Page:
A new poll of Latino voters in Florida spells trouble for Donald Trump’s hopes of carrying the Sunshine State in November.
According to the Latino Voice survey, less than 13 percent of Latinos plan to vote for the Republican nominee in November. This is a dismal number in a state where nearly 2 million Hispanic voters make up 18 percent of the total electorate.
Latino Voice Florida Poll: Trump at 12.9% support among Hispanic voters (Romney had 39% in Florida). https://t.co/8xk2IE9C2j
— Benchmark Politics (@benchmarkpol) August 3, 2016
If these numbers hold – and there is no reason to think they wouldn’t – Trump is likely to suffer a huge defeat in a state he must win to become president. According to FiveThirtyEight, Florida is the state most likely to decide the election.
If previous Republican nominees had this level of support among Hispanic voters, the results wouldn’t be anywhere near as close as they have been in recent years. In fact, Florida wouldn’t have even been a contest.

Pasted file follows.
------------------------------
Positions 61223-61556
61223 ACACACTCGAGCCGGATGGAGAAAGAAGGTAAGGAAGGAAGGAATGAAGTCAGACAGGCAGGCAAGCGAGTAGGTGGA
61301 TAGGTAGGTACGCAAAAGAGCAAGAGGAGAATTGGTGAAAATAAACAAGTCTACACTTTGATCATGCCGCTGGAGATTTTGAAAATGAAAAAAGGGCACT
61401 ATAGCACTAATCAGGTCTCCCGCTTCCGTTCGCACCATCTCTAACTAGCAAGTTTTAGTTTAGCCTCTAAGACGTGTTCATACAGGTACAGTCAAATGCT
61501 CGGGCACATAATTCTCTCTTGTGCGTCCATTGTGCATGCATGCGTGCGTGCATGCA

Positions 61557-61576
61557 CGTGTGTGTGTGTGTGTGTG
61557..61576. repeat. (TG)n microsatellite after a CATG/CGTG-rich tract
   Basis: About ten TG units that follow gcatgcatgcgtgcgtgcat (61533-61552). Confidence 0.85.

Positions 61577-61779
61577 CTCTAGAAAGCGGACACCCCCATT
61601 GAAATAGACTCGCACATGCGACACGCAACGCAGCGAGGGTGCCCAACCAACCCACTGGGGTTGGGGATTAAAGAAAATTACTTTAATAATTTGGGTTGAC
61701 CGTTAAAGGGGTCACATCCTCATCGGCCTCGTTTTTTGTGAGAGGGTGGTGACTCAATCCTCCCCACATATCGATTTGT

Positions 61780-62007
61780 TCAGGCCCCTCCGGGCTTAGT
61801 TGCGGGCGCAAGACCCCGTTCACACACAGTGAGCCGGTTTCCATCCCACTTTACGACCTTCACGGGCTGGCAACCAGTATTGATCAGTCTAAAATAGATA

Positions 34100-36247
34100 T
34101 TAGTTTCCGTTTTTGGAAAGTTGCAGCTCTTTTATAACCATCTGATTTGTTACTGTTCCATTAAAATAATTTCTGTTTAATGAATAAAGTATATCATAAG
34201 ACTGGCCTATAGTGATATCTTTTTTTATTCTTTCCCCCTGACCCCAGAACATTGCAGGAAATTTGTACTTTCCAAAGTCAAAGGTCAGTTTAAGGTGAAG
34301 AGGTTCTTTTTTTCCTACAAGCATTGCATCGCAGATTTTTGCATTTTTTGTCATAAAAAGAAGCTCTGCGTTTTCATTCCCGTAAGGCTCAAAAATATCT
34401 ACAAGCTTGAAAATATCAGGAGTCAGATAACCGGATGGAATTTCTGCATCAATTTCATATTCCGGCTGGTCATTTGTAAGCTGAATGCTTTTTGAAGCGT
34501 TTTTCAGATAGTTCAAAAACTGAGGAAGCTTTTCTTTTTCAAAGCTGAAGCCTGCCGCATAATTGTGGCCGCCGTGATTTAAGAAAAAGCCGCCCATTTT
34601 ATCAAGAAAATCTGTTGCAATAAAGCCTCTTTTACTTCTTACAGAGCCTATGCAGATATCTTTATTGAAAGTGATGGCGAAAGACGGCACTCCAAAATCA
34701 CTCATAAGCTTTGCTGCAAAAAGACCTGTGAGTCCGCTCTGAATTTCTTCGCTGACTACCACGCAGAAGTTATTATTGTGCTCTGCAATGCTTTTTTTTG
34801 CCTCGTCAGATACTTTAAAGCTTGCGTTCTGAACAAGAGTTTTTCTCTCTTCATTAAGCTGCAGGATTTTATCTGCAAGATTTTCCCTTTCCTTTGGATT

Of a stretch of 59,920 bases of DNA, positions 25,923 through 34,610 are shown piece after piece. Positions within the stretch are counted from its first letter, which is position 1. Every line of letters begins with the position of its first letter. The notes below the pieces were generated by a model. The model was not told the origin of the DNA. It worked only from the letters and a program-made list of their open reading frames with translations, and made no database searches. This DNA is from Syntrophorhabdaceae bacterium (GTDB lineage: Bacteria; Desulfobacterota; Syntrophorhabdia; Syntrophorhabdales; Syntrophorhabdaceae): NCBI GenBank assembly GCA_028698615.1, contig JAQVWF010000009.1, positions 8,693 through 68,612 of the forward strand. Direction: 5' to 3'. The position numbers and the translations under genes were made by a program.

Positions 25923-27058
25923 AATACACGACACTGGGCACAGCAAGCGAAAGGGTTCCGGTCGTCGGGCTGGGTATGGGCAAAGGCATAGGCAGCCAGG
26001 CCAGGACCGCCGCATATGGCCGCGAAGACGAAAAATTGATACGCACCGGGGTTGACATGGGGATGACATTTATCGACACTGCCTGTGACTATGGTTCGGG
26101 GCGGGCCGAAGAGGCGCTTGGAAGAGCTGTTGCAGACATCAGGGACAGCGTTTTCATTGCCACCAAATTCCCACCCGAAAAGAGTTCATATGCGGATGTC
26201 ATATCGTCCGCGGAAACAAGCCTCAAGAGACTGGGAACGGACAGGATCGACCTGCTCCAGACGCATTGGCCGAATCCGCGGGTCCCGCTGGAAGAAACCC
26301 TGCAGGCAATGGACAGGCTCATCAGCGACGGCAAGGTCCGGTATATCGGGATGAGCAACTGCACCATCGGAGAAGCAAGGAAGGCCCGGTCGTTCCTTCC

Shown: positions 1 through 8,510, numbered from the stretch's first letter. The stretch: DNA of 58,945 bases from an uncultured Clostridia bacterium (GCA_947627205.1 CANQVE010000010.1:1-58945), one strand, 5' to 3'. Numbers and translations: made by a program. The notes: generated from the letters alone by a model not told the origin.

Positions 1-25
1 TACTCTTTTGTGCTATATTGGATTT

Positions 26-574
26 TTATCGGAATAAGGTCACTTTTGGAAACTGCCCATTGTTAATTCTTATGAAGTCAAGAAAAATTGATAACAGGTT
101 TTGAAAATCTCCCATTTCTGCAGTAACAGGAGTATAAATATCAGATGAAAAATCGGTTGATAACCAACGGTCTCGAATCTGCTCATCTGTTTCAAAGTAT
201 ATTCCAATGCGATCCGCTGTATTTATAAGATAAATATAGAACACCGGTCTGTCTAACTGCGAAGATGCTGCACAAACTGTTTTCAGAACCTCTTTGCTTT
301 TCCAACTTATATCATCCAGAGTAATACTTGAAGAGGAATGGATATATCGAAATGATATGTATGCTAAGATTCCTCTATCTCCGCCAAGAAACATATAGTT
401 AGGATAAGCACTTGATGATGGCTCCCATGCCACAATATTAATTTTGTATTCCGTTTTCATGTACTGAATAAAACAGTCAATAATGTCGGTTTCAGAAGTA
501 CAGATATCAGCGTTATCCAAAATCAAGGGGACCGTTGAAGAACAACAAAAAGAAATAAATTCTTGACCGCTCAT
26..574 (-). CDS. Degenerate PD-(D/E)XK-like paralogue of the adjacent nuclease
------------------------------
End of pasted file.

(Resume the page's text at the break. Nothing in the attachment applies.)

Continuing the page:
Trump at 13% among FL Latinos! https://t.co/sGQmhy7Ly0
Had Romney gotten that—he’d have lost FL by 9% instead of 1%
Bush ’04? -10%, not +3%
— Taniel (@Taniel) August 3, 2016
Mitt Romney would have lost the Sunshine State by an additional eight points in 2012 if his number’s looked like Trump’s. George W. Bush would’ve been defeated in the state by 10 points in 2004 – and, in the process, John Kerry would’ve won the presidency.
As Univision reported today, “Republican presidential nominee Donald Trump appears to be facing an insurmountable wall among Latino voters in the key swing state of Florida.”
Looks like Donald Trump isn’t the only one who wants to build a wall. Except, unlike his, this one is likely to be effective.
Sean Colarossi currently resides in Cleveland, Ohio. He earned his Bachelor of Arts degree in Journalism from the University of Massachusetts Amherst and was an organizing fellow for both of President Obama’s presidential campaigns. He also worked with Planned Parenthood as an Affordable Care Act Outreach Organizer in 2014, helping northeast Ohio residents obtain health insurance coverage.